Kindermusik is a Music and Movement program designed to teach music while stimulating both right and left brain, while social, emotional, cognitive, physical, language and literacy skills are all highlighted. Kindermusik is a Whole Child, Whole Brain curriculum. It is also a spirit filled curriculum, for it is by the nature of ‘being a child’ that spirit is cultivated. Kindermusik fills each child with an ‘abundance of themselves’ through all the activities in the classroom and through the relationships that are created and maintained. Kindermusik educators are instructed to ‘follow the child’ in our classrooms. We do just that, as it is then that your child will learn the most and in the manner that they need.

Check out Kindermusik, “Loving your child is what it’s all about!”

Fun in Kindermusik Around the World

Fun in Kindermusik Around the World

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7 Surprising Benefits of Music Education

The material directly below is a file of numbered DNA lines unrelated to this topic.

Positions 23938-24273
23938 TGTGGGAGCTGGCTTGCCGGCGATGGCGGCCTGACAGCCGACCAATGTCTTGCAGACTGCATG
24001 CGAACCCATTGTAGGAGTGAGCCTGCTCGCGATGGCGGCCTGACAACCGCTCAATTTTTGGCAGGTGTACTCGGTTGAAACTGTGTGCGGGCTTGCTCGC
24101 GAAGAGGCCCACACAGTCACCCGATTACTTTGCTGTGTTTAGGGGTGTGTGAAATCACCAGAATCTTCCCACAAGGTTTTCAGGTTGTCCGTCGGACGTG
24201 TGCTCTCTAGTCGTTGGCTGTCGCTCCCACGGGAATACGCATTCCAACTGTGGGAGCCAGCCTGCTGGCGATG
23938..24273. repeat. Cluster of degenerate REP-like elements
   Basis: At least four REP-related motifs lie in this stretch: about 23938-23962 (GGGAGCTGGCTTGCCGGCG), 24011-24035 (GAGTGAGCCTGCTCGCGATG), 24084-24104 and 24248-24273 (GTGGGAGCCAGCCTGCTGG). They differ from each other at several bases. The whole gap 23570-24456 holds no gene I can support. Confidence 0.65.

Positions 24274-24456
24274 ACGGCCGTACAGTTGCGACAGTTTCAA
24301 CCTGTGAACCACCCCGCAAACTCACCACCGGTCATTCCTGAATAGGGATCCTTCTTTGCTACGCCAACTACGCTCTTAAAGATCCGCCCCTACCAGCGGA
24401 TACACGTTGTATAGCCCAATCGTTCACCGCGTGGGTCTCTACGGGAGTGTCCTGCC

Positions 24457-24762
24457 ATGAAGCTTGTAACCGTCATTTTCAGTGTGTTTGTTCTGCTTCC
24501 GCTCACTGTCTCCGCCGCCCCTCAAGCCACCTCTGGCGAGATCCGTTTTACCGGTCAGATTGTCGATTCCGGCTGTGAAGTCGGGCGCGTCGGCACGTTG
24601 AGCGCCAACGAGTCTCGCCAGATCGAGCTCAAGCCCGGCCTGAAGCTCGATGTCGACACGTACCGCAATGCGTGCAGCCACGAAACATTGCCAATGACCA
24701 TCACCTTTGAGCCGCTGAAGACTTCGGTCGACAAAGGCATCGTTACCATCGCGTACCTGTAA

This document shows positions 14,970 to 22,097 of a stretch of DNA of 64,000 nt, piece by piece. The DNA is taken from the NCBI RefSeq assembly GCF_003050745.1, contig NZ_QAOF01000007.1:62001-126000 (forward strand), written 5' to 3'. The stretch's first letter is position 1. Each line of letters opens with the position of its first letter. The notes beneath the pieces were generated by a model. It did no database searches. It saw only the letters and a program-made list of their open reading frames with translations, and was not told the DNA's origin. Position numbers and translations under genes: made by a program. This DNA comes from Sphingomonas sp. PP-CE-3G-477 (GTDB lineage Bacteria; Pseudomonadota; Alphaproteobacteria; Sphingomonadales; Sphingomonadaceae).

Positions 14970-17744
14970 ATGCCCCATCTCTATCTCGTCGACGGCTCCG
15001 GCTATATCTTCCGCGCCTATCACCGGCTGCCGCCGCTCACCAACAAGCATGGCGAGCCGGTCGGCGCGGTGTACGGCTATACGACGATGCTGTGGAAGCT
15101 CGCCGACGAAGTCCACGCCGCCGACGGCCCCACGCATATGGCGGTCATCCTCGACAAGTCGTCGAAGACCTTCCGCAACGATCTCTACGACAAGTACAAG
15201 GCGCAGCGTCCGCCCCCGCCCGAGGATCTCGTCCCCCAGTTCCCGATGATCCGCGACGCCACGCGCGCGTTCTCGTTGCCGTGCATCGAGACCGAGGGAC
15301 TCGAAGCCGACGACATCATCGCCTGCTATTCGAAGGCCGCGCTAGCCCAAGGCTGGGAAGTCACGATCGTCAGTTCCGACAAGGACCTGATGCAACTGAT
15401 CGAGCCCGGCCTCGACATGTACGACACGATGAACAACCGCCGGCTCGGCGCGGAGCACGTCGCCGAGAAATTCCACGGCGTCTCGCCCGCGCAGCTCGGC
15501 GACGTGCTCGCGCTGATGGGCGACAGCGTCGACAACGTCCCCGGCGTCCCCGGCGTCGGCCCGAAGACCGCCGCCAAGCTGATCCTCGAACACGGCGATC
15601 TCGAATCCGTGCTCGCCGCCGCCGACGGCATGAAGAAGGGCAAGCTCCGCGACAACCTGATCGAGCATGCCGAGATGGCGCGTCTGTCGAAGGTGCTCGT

August 17, 2009 at 7:34 am | Posted in Kindermusik | 2 Comments
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Listen to the singing, the laughing, and the shouting; the jumping, stomping, and clapping; the exuberant thumping of drums, the rhythmic rattling of maracas, and the festive jingling of bells. Listen to children making music, and it’s easy to hear they’re having fun.

What’s not so obvious is that while children are singing and clapping, jumping and wiggling, and shaking and tapping on instruments, there’s a whole lot of learning—and growing—going on.

Children, unlike adults, learn primarily through sound. They naturally focus attention more easily on sound than on visual stimuli. The rhythmic sound of music, in particular, captures and holds children’s attention like nothing else, and makes it a valuable learning tool.

Music education increases children’s intelligence, academic success, social skills, and even physical fitness, in ways that may surprise you.

Read the full article here.  7 Surprising Benefits of Music Education

Thank you Merri for pointing out this wonderful article.